Thursday, December 19, 2013

Comments on Existing Home Sales

by Bill McBride on 12/19/2013 12:48:00 PM

As expected, existing home sales declined in November.  But lower existing home sales, and slower price appreciation, doesn't mean the housing recovery is over. What matters for jobs and the economy are new home sales, not existing home sales.  And I expect the housing recovery to continue.

A key story in the NAR release this morning was that inventory was up 5.0% year-over-year in November.    Inventory is still very low, but year-over-year inventory has now turned positive, and I expect inventory to continue to increase. With the low level of inventory, there is still upward pressure on prices - but as inventory starts to increase, buyer urgency will wane, and price increases will slow.

Existing Home Inventory Seasonally AdjustedClick on graph for larger image.

The NAR does not seasonally adjust inventory, even though there is a clear seasonal pattern. Trulia chief economist Jed Kolko sent me the seasonally adjusted inventory (see graph of NAR reported and seasonally adjusted).

This shows that inventory bottomed in January (on a seasonally adjusted basis), and is now up about 8.4% from the bottom. On a seasonally adjusted basis, inventory was up 1.7% in November, even though the NAR reported inventory declined NSA.

Important: The NAR reports active listings, and although there is some variability across the country in what is considered active, most "contingent short sales" are not included. "Contingent short sales" are strange listings since the listings were frequently NEVER on the market (they were listed as contingent), and they hang around for a long time - they are probably more closely related to shadow inventory than active inventory. However when we compare inventory to 2005, we need to remember there were no "short sale contingent" listings in 2005. In the areas I track, the number of "short sale contingent" listings is also down sharply year-over-year.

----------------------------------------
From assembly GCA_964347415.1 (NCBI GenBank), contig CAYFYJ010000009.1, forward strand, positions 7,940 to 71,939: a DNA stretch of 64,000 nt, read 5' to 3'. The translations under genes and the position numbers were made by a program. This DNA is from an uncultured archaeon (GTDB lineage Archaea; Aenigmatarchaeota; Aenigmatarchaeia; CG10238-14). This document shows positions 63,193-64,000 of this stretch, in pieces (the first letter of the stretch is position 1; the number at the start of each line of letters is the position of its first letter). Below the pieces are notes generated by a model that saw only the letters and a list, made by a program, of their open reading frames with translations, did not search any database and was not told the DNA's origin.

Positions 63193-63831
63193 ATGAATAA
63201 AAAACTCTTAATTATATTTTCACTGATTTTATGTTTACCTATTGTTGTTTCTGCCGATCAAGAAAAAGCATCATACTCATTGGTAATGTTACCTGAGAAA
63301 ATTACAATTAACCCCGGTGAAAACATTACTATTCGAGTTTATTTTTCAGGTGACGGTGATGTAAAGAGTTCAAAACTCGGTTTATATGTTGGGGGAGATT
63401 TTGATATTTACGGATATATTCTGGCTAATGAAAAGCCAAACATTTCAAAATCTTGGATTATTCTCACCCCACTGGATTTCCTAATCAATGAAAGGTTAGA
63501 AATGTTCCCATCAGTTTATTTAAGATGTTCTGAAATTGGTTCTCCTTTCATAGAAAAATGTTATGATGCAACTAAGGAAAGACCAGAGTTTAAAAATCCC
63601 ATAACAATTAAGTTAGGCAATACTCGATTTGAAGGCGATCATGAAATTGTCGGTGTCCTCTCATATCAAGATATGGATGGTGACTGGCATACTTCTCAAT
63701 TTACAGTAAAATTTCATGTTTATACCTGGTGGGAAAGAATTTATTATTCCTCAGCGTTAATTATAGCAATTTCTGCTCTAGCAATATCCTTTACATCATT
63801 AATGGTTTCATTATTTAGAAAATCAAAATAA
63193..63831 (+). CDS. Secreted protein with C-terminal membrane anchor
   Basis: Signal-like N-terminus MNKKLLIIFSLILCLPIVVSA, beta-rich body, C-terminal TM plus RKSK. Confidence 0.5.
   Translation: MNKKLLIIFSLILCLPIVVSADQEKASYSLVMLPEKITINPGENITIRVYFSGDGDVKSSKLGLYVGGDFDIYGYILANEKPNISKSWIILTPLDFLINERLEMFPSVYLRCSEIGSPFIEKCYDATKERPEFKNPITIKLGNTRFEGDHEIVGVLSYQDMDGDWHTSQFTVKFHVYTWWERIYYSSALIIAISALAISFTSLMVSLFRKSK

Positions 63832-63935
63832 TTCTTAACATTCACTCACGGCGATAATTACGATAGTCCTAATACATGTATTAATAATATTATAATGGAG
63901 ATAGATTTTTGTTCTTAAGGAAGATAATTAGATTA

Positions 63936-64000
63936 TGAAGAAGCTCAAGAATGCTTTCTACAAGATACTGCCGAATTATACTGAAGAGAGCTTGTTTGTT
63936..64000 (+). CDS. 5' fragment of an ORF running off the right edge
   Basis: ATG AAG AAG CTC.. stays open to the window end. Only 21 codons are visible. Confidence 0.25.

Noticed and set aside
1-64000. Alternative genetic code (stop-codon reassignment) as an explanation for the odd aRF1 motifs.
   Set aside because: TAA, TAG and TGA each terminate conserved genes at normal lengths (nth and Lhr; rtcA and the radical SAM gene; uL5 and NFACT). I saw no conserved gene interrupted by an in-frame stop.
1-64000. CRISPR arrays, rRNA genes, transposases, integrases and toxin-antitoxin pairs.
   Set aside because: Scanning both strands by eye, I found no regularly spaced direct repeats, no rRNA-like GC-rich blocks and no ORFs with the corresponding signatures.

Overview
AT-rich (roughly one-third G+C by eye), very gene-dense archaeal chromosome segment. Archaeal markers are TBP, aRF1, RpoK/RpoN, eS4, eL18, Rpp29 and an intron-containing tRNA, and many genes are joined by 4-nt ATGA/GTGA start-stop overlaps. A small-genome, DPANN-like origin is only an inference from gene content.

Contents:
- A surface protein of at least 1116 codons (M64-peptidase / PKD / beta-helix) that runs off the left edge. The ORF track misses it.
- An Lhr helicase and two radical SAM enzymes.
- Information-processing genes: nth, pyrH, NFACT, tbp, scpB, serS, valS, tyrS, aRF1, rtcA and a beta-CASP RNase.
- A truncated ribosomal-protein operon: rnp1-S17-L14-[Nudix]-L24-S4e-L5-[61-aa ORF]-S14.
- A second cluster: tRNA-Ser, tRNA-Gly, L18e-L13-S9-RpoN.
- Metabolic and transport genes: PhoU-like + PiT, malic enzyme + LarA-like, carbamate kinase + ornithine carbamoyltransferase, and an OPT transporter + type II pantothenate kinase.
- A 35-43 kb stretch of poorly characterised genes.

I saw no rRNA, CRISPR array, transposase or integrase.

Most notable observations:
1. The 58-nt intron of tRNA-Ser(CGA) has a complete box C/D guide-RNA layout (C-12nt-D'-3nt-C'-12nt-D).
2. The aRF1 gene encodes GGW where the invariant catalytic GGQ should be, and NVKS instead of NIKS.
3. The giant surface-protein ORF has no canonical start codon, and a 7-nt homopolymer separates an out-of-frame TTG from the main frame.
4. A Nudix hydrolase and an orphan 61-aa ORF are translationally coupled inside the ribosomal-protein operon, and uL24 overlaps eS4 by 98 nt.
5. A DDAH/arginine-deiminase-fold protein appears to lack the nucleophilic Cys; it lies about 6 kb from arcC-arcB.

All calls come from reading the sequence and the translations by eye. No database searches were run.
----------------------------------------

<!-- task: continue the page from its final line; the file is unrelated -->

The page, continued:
Another key point: The NAR reported total sales were down 1.2% from November 2012, but conventional sales were probably up from November 2012, and distressed sales down.  The NAR reported that 14% of sales were distressed in November (from a survey that isn't perfect):

Nine percent of November sales were foreclosures, and 5 percent were short sales.
Last year the NAR reported that 22% of sales were distressed sales.  So total sales were down slightly, distressed sales down sharply and conventional sales were up.  That is a positive sign.   

The following graph shows existing home sales Not Seasonally Adjusted (NSA).

Existing Home Sales NSAClick on graph for larger image.

Sales NSA in November (red column) were above the sales for 2007, 2008 and 2010, 2011.  Sales were below 2012 (fewer distressed sales), and below 2009 (boosted by tax credit).

Overall this was a solid report.

Earlier:
Existing Home Sales in November: 4.90 million SAAR, Inventory up 5.0% Year-over-year